The episode Man in Space that aired on March 9, 1955 on the Disneyland television program is significant on so many levels. It began a Disney “futurism franchise” that would extend from television into movie theaters, print media, and ultimately form the very basis of Tomorrowland at Disneyland and later Walt Disney World as well.
Unlike the majority of Disney-produced entertainment from the same time period, Man in Space has not aged well beyond being an interesting time capsule look at the genesis of America’s fascination with, and the ultimate execution of a program of space exploration. Co-written, produced and directed by Ward Kimball, the program would be the first of numerous episodes under the Tomorrowland brand, helmed by Kimball, that focused on space travel and other science-related topics. A shortened version of the show was released theatrically in 1956, and was even nominated for an Academy Award.
Of the Tomorrowland episodes, Kimball once recalled, "Walt had the vision and curiosity to let me make those pictures, but he had to! He had Tomorrowland in the park. He had Fantasyland, True-Life Adventureland, Frontierland, but he had no old material that he could put together on Tomorrowland for the television. It all had to be created for from nothing, and I got that job."
Even with the infusion at times of trademark Ward Kimball wackiness, Man in Space rarely rises above a series of dry lectures by then notable scientific luminaries Willy Ley, Heinz Haber and Wernher von Braun. One particularly bizarre set of contrasting elements is the Haber dissertation on the physical impact of space travel on human beings. While Haber drones on about the problems of weightlessness, the accompanying animated sequence comically portrays a cigar-smoking, martini-drinking astronaut-in-training, experiencing the very trials that Haber is expounding on so seriously.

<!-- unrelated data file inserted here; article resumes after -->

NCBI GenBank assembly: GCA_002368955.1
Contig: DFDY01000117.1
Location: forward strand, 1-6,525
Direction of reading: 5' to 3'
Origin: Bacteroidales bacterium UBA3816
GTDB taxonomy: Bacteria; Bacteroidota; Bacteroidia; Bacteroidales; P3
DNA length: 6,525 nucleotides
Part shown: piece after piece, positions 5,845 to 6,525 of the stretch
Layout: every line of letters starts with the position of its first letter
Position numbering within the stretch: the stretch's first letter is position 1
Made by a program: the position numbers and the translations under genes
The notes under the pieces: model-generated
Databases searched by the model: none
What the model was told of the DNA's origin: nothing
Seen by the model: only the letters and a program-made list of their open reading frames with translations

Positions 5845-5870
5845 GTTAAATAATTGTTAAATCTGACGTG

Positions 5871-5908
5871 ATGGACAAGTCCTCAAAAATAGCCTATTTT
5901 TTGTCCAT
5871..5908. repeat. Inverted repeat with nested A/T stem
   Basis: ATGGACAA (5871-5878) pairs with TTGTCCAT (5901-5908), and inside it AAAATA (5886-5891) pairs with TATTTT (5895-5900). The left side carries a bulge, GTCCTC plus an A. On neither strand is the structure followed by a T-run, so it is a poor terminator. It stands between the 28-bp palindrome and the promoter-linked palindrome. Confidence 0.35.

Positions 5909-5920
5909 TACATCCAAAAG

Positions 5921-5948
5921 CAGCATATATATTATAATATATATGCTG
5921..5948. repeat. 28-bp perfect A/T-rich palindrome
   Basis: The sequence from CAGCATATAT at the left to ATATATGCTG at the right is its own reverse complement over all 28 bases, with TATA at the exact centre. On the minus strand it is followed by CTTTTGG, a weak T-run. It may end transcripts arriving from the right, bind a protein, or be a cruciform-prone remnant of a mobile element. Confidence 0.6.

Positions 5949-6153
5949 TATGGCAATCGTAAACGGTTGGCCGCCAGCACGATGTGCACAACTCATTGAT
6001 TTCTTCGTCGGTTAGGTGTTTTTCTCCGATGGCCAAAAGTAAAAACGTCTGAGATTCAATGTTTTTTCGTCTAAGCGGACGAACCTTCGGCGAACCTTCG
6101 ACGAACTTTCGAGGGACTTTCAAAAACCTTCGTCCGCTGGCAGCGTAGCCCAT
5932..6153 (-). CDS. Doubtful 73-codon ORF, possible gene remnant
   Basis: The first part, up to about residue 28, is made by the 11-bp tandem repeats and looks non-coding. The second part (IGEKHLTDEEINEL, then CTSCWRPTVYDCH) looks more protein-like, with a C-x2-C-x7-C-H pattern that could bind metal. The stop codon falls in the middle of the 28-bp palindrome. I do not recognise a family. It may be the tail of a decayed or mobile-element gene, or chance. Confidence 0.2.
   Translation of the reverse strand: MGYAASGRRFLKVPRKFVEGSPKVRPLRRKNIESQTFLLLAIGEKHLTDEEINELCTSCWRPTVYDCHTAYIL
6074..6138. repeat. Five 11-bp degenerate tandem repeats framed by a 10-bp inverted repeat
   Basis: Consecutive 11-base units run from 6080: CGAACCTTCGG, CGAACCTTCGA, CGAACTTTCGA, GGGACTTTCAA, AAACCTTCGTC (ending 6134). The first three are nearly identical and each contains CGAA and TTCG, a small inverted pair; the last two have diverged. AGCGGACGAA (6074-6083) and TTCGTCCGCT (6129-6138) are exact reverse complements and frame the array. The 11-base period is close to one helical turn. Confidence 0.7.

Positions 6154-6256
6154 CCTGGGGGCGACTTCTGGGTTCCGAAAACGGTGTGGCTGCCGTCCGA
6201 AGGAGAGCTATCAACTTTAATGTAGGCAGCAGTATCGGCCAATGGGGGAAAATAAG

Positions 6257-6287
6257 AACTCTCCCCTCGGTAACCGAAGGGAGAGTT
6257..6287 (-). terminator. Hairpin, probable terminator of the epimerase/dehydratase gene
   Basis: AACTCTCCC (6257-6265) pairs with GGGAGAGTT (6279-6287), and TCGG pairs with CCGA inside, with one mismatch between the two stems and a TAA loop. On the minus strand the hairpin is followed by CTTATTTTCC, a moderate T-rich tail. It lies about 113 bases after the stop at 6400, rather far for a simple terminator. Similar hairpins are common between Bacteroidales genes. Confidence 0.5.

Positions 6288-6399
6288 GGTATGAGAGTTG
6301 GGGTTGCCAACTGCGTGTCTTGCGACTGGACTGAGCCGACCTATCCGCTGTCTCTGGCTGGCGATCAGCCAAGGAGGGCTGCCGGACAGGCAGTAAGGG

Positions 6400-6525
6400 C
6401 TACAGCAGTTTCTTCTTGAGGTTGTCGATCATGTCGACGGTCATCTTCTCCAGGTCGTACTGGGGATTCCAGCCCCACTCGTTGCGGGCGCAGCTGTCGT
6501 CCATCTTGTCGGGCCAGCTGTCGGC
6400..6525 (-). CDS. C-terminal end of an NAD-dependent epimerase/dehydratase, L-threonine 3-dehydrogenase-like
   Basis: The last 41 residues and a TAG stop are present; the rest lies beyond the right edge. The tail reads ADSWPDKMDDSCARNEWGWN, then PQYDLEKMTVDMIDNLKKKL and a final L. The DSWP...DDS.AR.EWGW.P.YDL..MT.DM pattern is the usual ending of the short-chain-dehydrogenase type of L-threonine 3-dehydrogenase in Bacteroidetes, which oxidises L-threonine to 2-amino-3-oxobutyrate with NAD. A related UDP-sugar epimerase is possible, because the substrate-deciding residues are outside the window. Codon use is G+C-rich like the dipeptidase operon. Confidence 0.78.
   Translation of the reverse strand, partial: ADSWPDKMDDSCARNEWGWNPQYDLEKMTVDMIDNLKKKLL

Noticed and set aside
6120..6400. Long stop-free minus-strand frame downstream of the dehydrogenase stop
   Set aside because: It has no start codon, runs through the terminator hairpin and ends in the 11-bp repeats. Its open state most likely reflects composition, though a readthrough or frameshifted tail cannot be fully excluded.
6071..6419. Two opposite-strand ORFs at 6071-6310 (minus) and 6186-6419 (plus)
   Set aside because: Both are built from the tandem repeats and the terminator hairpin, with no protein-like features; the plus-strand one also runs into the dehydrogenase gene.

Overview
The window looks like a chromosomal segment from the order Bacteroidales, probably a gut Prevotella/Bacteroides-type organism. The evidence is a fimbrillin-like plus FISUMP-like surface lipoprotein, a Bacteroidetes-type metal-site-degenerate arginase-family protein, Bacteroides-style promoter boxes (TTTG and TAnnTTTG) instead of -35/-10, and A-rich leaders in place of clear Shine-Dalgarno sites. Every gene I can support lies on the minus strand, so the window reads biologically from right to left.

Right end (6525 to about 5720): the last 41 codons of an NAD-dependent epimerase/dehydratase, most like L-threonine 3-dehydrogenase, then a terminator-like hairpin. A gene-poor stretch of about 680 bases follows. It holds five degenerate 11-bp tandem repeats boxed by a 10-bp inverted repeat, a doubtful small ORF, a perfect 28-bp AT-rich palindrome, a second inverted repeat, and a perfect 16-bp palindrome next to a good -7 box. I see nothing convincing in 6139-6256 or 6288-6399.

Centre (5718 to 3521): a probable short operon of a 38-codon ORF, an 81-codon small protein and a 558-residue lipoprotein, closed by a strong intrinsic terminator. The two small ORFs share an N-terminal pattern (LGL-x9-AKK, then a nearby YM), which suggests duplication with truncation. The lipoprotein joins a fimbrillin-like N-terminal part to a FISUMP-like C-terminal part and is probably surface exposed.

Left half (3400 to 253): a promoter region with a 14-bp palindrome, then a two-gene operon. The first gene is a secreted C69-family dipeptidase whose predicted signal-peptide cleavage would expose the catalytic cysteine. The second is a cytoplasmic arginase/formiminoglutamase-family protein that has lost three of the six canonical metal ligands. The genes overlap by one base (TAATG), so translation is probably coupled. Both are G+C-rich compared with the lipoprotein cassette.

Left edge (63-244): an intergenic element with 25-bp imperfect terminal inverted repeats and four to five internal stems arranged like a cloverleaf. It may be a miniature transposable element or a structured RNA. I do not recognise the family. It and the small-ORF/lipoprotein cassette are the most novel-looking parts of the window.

It can feel at times a long road to the program’s final dramatic and visually dynamic realization of an orbital space mission. Despite, or even perhaps due to the sequence’s limited animation and high contrast images, it is a shining example of the 1950s futurism that became a distinct part of post-war popular culture.
Like the television-theme park hybird that Disneyland essentially was in 1955, Tomorrowland the place and Tomorrowland the program seemed to experience simultaneous development, clearly drawing from the same sources of inspiration. Up until the 1990s re-imagining of the Anaheim, Tokyo and Florida Tomorrowlands into “futures that never were,” (patterned after EuroDisney’s Discoveryland that debuted in 1992), the prior visions of these Magic Kingdoms’ areas were always for the most part rooted in Man in Space and the subsequent space and science themed episodes of the Disney television show. As late as 1993, Walt Disney World guests were still experiencing an incarnation of those early television shows in the form of Mission to Mars, an evolved version of Disneyland’s original Flight to the Moon attraction.
Perhaps the most interesting footnote about Man in Space is the largely unnoticed impact it had on the development of the U.S. space program. President Eisenhower was so impressed with the program, he requested a print of the film to screen for high-ranking Pentagon officials, which was evidently instrumental in kick starting the country’s space initiatives. Many 20th century historians would no doubt bristle over giving acknowledgment to a Hollywood cartoon maker for in anyway potentially inspiring mankind’s initial conquests of space.
Years after the program originally aired, Kimball received a phone call from Wernher von Braun. "When we landed on the moon, he called me long distance and said, 'Well, Ward, they're following our script!' Actually, all his calculations were right on the button."
This is an expansion of a post previously published on 2719 Hyperion in March 2007.